Sleeping Bag Review - No 228 - March 2004


 

Sunrise ... will you be warm and rested or frozen stiff?
Super light sleeping bags
Test Results

Exped Sparrow
Feathered Friends Merlin
Marmot Hydrogen
Mont Bell Ultra Light Down Hugger #4
Moonstone 800 Lucid
Mountain Hardwear Phantom
Mountainsmith Whisp
Western Mountaineering UltraLite

There’s only one thing worse than waking up cold at 2 a.m. and realizing you’ve got four full hours of shivering to do before dawn: Watching the sunset knowing you’ll be freezing all night long. I’ve managed to do both, and although drills like shadow boxing and repeated rock lifting help, the heat generated from these desperate acts never seems to last the duration of a 15-minute time check. Factor in the resulting wasted calories and lost efficiency while climbing the next day, and the decision to climb with a sleeping bag becomes an easy one, especially when you consider that most of today’s ultralight bags weigh in under two pounds and pack down smaller than a bread loaf.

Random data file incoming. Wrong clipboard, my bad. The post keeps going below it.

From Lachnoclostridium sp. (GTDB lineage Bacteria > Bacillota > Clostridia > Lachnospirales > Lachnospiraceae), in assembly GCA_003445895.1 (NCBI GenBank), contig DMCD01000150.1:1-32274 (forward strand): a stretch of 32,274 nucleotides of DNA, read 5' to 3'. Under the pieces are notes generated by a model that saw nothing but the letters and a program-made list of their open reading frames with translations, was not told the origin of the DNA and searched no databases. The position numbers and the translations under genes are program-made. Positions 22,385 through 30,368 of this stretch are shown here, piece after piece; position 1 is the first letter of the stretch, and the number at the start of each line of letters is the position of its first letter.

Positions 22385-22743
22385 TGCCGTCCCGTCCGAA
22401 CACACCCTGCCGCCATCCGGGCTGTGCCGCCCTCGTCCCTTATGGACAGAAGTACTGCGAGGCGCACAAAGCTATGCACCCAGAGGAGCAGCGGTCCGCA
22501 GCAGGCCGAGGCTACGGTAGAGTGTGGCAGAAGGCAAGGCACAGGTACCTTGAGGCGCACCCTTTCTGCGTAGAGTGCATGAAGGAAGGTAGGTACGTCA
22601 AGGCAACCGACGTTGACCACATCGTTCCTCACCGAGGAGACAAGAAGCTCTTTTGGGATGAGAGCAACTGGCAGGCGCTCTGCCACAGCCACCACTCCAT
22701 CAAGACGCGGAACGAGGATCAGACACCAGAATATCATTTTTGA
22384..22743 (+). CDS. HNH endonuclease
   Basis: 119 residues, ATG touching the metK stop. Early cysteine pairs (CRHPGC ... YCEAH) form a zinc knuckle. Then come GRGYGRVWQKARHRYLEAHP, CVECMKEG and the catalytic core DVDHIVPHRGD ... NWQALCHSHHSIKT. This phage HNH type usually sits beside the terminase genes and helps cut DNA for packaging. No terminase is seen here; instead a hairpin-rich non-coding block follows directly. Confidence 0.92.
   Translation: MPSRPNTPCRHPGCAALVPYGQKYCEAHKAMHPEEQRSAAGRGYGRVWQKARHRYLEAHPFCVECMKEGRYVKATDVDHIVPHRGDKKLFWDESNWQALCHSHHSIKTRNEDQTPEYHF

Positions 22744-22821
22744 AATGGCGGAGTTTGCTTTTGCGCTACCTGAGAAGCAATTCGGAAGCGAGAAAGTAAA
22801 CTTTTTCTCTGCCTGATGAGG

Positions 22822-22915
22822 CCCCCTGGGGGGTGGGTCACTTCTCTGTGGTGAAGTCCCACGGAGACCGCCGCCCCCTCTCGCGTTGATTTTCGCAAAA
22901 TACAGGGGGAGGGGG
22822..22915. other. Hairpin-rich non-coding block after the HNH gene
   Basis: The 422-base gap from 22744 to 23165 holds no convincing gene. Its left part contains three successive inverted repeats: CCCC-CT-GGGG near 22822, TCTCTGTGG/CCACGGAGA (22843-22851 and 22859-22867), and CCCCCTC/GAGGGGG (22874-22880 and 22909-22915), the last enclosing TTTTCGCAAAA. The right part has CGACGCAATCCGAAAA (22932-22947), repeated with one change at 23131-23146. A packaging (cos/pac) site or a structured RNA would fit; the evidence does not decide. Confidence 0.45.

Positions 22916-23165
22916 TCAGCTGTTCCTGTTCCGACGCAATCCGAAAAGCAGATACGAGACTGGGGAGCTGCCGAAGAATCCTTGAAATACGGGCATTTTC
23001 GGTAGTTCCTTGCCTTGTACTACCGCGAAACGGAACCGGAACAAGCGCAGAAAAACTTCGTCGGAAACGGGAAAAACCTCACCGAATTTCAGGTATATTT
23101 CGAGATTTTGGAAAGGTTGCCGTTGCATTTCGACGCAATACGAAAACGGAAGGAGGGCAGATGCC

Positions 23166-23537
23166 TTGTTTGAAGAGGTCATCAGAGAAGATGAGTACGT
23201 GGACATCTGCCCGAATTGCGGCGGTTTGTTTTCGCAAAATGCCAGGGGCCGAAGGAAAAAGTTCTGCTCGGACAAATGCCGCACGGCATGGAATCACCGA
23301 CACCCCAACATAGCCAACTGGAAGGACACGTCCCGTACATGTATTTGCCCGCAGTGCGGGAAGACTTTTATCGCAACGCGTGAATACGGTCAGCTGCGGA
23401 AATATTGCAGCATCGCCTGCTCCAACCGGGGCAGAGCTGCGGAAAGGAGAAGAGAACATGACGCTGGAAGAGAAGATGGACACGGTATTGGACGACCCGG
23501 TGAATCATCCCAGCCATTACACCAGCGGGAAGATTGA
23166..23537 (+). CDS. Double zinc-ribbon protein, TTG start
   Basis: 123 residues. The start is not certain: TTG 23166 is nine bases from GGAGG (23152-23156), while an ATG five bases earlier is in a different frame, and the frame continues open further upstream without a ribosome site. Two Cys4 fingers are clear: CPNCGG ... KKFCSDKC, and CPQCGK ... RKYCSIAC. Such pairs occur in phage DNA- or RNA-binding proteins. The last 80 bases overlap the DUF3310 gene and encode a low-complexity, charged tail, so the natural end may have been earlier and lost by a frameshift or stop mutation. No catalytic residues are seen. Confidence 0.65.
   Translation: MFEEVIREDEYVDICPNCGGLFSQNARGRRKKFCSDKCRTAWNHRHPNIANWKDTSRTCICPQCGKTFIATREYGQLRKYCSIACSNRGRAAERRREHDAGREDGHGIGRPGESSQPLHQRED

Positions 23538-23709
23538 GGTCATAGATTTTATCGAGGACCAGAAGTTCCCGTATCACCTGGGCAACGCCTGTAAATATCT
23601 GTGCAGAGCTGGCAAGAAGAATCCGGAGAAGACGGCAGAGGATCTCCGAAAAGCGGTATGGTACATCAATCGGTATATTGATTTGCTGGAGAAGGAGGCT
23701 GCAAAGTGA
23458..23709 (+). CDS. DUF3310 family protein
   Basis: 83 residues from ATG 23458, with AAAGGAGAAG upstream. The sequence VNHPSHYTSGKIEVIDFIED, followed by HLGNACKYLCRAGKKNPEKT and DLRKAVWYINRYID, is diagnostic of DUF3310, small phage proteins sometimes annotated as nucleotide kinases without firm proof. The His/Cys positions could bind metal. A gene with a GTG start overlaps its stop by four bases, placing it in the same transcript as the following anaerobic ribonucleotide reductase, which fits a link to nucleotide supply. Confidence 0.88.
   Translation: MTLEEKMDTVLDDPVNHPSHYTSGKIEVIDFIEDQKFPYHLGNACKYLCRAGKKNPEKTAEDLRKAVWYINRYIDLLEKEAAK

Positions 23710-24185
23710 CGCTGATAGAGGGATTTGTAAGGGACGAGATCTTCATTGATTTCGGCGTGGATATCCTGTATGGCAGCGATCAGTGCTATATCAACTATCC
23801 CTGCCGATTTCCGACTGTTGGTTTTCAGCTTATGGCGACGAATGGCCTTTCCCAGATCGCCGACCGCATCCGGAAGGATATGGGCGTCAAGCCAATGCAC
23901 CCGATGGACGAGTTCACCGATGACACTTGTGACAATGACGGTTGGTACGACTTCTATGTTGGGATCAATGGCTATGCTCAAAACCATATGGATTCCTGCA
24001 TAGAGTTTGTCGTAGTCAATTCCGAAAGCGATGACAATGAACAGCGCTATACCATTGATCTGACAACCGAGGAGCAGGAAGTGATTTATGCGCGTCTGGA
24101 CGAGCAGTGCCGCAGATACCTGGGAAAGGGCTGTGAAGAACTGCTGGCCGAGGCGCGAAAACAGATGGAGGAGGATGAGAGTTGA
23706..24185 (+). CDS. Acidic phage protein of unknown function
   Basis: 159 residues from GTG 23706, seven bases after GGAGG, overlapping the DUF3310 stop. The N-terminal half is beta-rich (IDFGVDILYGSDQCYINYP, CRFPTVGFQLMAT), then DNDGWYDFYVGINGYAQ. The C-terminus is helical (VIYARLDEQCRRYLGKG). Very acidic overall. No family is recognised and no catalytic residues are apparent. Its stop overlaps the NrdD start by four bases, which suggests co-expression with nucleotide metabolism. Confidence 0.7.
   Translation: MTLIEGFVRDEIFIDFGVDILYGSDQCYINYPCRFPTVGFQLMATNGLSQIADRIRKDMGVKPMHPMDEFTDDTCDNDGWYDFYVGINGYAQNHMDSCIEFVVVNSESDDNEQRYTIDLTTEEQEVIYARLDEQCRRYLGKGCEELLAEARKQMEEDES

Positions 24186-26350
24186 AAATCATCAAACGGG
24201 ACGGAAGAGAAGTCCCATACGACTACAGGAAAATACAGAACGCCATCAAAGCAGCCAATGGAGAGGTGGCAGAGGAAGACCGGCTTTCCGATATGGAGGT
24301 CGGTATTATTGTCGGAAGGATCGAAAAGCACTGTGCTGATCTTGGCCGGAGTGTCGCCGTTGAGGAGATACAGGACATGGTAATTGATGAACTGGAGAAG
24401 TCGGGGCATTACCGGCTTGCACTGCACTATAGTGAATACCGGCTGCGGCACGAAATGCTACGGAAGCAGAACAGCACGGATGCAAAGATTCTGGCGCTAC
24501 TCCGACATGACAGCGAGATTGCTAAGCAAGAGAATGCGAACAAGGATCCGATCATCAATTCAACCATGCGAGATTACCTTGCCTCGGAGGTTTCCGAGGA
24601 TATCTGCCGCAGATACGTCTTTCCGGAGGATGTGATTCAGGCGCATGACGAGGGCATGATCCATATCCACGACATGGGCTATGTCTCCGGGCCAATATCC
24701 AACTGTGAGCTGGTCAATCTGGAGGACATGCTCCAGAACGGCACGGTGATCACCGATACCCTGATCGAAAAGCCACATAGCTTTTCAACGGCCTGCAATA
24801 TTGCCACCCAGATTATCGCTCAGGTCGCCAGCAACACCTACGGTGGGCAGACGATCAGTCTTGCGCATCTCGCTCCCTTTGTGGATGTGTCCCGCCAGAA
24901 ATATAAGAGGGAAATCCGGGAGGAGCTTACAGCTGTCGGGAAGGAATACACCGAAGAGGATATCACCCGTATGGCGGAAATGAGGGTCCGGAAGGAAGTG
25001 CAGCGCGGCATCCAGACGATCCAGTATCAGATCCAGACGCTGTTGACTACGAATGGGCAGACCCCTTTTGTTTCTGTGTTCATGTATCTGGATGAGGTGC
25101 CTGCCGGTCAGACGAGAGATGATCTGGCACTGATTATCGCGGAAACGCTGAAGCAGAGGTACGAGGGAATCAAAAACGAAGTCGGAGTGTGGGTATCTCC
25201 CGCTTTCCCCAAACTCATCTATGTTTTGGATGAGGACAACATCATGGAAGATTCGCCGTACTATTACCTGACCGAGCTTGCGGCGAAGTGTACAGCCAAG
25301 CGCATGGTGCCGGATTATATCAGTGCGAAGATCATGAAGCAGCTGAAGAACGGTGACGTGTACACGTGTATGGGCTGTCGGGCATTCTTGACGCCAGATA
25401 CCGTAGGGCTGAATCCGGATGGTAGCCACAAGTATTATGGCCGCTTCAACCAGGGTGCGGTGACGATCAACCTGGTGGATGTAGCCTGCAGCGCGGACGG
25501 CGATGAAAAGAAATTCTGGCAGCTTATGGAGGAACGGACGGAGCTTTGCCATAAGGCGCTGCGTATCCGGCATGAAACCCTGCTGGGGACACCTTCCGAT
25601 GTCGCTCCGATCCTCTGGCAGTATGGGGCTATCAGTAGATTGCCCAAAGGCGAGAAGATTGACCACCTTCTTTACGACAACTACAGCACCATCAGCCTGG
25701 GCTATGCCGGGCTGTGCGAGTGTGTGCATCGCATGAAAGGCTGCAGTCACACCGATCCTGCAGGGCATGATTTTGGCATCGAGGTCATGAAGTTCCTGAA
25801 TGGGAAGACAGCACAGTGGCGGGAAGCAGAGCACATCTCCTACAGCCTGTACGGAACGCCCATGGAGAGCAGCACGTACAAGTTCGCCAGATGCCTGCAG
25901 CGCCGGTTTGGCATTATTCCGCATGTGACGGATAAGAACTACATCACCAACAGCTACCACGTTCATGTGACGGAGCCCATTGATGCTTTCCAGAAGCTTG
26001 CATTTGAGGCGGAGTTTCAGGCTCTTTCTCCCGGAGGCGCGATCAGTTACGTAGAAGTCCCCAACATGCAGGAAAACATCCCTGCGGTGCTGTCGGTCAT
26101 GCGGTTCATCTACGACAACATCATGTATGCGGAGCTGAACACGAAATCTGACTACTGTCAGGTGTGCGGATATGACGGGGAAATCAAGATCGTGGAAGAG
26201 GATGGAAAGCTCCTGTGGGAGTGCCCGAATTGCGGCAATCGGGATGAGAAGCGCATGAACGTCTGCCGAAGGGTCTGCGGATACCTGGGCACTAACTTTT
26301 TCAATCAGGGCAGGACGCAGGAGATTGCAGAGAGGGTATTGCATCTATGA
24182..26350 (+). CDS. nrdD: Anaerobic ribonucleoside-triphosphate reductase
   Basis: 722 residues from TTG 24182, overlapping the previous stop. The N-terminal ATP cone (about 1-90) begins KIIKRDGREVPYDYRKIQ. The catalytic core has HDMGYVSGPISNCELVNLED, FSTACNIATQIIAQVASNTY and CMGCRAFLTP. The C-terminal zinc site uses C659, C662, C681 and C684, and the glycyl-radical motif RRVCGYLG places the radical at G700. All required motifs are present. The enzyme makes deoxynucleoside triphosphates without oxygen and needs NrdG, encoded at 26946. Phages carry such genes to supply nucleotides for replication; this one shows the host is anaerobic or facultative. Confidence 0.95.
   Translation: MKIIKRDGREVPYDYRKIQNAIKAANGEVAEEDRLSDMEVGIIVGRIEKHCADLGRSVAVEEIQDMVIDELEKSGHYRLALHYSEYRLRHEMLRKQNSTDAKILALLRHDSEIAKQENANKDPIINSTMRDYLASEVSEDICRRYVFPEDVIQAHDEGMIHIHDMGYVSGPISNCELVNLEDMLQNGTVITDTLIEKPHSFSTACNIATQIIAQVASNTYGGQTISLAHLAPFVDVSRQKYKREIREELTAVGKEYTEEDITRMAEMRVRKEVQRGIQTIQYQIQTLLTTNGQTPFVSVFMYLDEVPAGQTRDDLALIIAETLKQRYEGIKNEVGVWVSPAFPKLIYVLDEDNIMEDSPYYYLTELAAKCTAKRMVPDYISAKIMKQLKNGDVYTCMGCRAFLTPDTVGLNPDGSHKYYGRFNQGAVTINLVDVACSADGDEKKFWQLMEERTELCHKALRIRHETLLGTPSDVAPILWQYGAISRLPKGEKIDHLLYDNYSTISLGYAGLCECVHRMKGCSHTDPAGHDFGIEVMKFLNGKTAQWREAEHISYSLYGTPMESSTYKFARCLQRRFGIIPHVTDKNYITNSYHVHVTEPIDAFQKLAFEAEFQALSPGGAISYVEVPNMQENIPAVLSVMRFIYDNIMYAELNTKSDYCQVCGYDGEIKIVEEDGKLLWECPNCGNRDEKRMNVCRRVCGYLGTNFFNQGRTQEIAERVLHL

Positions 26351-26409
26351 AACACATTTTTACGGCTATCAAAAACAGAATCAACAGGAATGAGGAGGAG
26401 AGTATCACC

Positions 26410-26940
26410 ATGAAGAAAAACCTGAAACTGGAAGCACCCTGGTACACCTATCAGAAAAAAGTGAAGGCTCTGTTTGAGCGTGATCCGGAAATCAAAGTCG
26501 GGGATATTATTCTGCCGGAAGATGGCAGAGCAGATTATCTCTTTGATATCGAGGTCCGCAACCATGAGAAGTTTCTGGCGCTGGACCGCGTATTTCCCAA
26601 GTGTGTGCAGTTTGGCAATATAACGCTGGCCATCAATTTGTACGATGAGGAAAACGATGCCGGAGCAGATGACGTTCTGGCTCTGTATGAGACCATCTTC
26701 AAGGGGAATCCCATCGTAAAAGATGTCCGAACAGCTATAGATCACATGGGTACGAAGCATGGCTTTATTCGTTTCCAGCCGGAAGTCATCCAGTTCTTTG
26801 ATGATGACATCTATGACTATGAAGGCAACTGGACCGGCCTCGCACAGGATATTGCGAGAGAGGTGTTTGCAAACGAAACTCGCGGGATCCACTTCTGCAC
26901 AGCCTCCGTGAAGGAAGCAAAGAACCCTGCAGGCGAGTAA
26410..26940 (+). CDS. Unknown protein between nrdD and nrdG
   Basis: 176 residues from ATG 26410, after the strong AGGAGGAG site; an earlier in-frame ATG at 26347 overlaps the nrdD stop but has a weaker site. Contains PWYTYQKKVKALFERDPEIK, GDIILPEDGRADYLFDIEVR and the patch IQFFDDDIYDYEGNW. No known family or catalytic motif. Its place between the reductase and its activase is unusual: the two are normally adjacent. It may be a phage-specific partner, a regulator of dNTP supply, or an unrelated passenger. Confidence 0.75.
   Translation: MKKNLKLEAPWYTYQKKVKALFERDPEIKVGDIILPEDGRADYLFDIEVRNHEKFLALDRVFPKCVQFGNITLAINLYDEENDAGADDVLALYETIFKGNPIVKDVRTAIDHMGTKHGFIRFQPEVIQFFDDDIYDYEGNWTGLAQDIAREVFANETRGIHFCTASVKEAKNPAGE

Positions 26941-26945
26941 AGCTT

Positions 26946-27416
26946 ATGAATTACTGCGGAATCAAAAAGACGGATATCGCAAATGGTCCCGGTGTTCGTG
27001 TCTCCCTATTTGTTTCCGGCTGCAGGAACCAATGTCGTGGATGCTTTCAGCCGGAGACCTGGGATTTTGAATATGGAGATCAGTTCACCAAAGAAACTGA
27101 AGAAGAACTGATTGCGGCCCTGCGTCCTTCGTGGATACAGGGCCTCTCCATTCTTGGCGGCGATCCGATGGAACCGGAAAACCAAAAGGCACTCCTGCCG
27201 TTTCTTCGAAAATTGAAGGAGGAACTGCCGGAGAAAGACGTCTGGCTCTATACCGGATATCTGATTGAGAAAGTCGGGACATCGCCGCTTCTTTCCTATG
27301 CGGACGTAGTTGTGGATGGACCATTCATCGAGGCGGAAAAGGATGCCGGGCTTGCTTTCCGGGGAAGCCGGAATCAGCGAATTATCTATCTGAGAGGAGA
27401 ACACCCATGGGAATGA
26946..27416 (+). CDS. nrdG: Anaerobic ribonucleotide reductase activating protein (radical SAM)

To that end, we gathered all the ultralight down-insulated bags on the market, made sure they had full mummy hoods; were equipped with at least a half-length zipper; were rated between 20 and 36 degrees Fahrenheit, and weighed them on our certified postal scale. Any models that exceeded our one pound, 15 ounce limit, we handed back to the UPS man.